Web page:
Catalonia's regional parliament has passed a law authorizing a non-binding "consultation" on independence from Spain. Prime Minister Mariano Rajoy has vowed to block the vote at all costs.
Just hours after Scotland voted "no" to independence from the United Kingdom, Catalonia's regional parliament announced on Friday that it had passed a law, which Catalan leaders say authorizes them to hold a non-binding "consultation" on independence from Spain in November.
The law was passed with a vote of 106 to 28.
Spain's central government and Spanish Prime Minister Mariano Rajoy, however, categorically oppose Catalonia's campaign for a referendum, as the Spanish constitution doesn't allow referendums that don't include all Spaniards.
Rajoy said he would challenge the Catalan law in Spain's Constitutional Court to block the vote, scheduled for November 9.
Catalonia's regional president, Artur Mas, supported Scottish independence and said that Catalans now want the same chance as the Scots.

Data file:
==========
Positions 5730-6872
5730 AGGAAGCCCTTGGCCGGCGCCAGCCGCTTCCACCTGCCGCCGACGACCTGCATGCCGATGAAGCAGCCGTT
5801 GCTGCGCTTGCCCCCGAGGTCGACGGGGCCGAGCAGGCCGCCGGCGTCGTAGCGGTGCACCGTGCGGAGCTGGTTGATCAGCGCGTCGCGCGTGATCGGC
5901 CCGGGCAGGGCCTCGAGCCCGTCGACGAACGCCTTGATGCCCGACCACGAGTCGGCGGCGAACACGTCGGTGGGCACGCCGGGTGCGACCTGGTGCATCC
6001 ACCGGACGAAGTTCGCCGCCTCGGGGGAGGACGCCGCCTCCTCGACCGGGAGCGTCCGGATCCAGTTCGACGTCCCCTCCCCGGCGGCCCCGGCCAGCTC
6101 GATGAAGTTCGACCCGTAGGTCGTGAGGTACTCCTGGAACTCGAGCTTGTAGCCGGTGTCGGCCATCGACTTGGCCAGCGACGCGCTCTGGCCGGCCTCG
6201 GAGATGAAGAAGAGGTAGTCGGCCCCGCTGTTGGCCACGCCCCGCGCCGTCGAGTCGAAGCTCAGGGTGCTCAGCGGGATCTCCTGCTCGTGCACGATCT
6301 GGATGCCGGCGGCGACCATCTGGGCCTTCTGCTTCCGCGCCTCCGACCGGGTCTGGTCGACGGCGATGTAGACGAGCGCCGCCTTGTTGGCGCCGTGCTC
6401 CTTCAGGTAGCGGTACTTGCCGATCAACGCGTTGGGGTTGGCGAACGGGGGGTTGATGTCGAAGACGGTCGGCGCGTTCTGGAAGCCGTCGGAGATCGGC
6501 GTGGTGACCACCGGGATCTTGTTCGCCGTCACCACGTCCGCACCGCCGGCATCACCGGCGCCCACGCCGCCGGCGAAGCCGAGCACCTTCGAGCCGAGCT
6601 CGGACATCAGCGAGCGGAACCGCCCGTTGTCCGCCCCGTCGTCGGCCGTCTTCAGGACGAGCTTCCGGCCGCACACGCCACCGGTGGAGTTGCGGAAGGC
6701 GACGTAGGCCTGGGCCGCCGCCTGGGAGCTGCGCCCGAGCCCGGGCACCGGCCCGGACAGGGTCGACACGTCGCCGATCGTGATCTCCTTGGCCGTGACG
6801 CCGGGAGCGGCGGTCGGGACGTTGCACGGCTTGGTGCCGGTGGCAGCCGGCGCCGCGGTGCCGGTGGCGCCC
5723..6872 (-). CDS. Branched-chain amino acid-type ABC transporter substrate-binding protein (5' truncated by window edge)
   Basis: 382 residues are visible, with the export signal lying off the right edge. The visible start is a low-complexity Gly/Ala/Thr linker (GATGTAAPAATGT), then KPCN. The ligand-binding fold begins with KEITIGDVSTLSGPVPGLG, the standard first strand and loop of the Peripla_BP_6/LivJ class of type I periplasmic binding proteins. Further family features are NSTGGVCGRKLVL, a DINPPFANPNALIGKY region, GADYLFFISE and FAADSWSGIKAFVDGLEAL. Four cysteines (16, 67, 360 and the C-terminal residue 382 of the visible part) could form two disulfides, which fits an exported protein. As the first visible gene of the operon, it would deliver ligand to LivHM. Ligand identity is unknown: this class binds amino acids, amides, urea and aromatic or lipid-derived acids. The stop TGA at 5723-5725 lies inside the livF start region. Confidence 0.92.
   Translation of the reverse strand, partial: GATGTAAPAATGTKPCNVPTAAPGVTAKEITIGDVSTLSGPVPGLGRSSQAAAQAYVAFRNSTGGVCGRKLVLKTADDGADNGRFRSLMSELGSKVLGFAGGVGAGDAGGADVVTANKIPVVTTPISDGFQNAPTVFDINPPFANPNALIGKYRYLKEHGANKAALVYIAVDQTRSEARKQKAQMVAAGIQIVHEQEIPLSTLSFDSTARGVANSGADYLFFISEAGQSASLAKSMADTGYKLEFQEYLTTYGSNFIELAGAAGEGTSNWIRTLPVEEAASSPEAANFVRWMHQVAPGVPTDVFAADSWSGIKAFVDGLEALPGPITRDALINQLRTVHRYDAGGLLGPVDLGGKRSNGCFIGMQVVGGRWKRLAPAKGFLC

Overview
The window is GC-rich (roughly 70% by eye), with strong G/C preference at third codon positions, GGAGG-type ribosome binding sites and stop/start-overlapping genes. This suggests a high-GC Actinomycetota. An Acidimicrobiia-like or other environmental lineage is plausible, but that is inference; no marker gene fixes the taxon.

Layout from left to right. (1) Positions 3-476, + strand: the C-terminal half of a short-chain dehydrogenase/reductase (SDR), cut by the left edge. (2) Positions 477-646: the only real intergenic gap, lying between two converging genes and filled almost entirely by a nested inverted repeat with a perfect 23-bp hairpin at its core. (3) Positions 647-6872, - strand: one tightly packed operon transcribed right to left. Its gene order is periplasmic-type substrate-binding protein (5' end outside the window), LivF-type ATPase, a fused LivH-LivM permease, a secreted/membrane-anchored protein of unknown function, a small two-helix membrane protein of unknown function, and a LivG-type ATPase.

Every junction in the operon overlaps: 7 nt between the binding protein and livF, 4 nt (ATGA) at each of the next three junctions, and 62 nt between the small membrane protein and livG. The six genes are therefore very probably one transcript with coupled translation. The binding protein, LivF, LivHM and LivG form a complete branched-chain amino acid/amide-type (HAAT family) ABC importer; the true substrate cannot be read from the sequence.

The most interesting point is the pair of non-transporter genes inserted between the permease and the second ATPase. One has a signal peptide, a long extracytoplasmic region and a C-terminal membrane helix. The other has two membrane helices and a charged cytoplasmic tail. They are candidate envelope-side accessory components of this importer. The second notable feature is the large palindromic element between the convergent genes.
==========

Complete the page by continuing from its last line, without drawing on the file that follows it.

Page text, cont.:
He insisted that despite fierce restistance from Madrid and the outcome of the Scottish referendum, his bid to hold a vote on independence from Spain had been "strengthened".
"What happened in Scotland and the United Kingdom is not a setback for us - because what we really want in Catalonia is to have the chance to vote, the same possibility," Mas said.
Unlike the referendum in Scotland, however, the Catalan vote wouldn't result in an immediate separation from Spain. Instead, the region's population of 7.5 million would be asked if they were in favour of independence and if the result was Yes, Mas says this would provide him with a political mandate to negotiate a path towards independence for the northwest Spanish region.
Catalonia formally adopted the status of "nation" in 2006, which Spain's Constitutional Court later overruled.
ksb/glb (AFP, AP)